The European versions are the Opel Sintra, to be sold in Germany and elsewhere in western Europe; and the right-hand drive Vauxhall Sintra, to be sold in Britain.
The new minivans are not expected to have a significant impact on Astro and Safari sales. "They could cannibalize Astro and Safari sales a bit, but they are really different vehicles and don't compete directly," said David Healy, an auto analyst with Durnham Securities.
The Astro and Safari are not scheduled for a complete alteration until after the turn of the century.
Despite their dated styling, they have been holding their own in the market. Sales of the Astro, which accounts for most of GM's production here, are up 17 percent for the year-to-date and Safari sales are running 3.4 percent ahead of the 1995 pace.
"Baltimore has found a niche in the van market and its has been pretty good for that plant," said David E. Cole, executive director of the University of Michigan's Office for the Study of Automotive Transportation.
Mr. Cole noted that the plant here has a near monopoly on the market for rear-wheel-drive vans its size.
The Ford Aerostar is its main competitor. Ford had planned to phase out the Aerostar two years ago when it introduced its new front-wheel-drive Windstar. An outcry from its customers, however, prompted Ford to change its mind.
According to automotive industry insiders, Ford is expected to drop the Aerostar later this year or next. "If that happens, it would be a boon to Baltimore," said Mr. Cole.
Ford spokesman John B. Tome said no decision has been made regarding the future of the Aerostar.
As of now the Baltimore plant is scheduled to operate two 10-hour daily shifts until early June. At least three Saturdays have been scheduled over this span and more could be added.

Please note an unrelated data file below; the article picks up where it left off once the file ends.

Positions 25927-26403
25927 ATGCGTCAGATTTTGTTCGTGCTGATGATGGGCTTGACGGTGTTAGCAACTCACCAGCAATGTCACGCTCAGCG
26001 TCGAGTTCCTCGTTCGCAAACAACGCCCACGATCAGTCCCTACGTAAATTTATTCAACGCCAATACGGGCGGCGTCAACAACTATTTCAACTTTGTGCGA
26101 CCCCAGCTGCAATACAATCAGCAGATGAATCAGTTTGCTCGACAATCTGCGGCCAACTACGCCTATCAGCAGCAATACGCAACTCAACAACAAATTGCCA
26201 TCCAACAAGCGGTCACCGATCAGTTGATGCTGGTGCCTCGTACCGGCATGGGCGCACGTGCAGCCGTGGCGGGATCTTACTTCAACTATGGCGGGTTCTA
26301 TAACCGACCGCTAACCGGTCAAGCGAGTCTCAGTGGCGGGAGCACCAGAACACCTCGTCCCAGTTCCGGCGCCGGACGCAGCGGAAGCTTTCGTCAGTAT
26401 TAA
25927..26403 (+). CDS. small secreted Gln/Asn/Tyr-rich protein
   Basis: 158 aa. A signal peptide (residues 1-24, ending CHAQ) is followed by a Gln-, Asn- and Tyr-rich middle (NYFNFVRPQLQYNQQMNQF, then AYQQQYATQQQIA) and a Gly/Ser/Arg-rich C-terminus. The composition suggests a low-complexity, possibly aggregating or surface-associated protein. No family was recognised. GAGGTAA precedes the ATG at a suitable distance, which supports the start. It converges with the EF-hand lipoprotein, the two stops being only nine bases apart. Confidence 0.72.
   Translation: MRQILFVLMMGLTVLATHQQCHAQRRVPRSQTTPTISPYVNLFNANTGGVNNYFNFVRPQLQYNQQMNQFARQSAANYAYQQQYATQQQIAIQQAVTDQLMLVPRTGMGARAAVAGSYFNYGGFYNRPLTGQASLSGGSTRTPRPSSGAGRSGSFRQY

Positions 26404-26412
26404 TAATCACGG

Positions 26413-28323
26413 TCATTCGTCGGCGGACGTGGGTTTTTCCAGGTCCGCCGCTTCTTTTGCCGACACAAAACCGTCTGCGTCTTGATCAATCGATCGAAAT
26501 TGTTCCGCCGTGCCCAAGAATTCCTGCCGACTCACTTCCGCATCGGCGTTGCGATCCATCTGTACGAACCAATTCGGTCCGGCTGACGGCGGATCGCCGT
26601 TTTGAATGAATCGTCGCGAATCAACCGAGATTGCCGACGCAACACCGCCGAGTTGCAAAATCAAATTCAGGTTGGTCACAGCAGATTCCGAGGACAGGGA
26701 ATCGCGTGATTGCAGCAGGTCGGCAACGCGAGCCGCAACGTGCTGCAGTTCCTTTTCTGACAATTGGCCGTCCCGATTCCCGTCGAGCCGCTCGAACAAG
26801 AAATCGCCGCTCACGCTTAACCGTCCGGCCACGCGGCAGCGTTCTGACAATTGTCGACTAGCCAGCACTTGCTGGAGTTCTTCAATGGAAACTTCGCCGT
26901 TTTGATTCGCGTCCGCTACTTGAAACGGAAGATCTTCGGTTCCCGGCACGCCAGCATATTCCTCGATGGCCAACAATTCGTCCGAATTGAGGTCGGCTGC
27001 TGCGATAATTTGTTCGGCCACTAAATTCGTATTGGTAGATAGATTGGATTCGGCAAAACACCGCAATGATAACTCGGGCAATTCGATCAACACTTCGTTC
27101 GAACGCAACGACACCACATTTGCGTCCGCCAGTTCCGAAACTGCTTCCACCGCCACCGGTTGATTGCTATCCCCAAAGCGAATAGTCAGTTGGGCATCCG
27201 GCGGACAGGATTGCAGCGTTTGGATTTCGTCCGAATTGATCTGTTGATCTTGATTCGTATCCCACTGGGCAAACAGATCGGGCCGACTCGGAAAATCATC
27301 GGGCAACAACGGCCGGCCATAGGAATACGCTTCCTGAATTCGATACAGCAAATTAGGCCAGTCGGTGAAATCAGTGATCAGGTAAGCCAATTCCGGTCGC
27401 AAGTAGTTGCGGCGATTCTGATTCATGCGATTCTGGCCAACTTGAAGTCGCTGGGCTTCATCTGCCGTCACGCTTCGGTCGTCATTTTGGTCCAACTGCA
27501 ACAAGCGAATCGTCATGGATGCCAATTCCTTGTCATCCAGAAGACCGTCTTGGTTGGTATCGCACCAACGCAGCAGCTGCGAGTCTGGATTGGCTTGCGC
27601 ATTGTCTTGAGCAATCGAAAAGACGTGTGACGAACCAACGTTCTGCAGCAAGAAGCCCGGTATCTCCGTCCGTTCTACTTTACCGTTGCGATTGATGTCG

The increased work is a welcome development to workers at the Baltimore plant.
"They are pleased to see the overtime," said Rodney A. Trump, president of United Auto Workers Local 239 which represents the hourly workers at the Baltimore plant. "When we were down for a while it cut into their income. This will give them a little additional money to help them recover."
Mr. Trump said the overtime is reassuring. "It says, the demand for the product is not just still there, but that it is still very strong. That's our job security."
"They [the vans] are a top priority with GM," said Mr. Trump. "You saw that we were up and running the first day after the strike ended."
Suppliers have adjusted their operations accordingly.
"We work under a just-in-time inventory system," said M. Dennis Sisolak, manager of the Johnson Controls Inc. plant in Belcamp, which makes seats for the vans. "What they build, we build. When they work overtime, we work overtime. When they work on Saturday, we work on Saturday."
It is pretty much the same at Monarch Manufacturing Inc., another Belcamp company that supplies the dashboards and consoles for the Astro and Safari vans. "When they work on Saturday, we are right here with them," said Jeff Testerman, plant manager.
Mr. Testerman said his plant gets a computer printout from the GM plant every minute that details the flow of vans moving along the assembly line in Baltimore.
"We have to coordinate our production so that the right color part is coming out of the box just as the van that it is to be used on moves into place," Mr. Testerman said.
"Fortunately, he said, "our line is a little faster than their's and we can build up a little inventory. This gives our people a break from working 10 hours every day."
Dan Quickel, assistant general manager at Marada Industries Inc., a Westminster supplier of steel structural parts, said the company may hire four or five additional workers and may have to operate on Sundays to meet GM's increased van production.
Mr. Quickel called GM's decision to increase van production "great news. It's a lot easier to schedule increased business than to try to find work for people to do the way we had to during the strike."
Pub Date: 4/07/96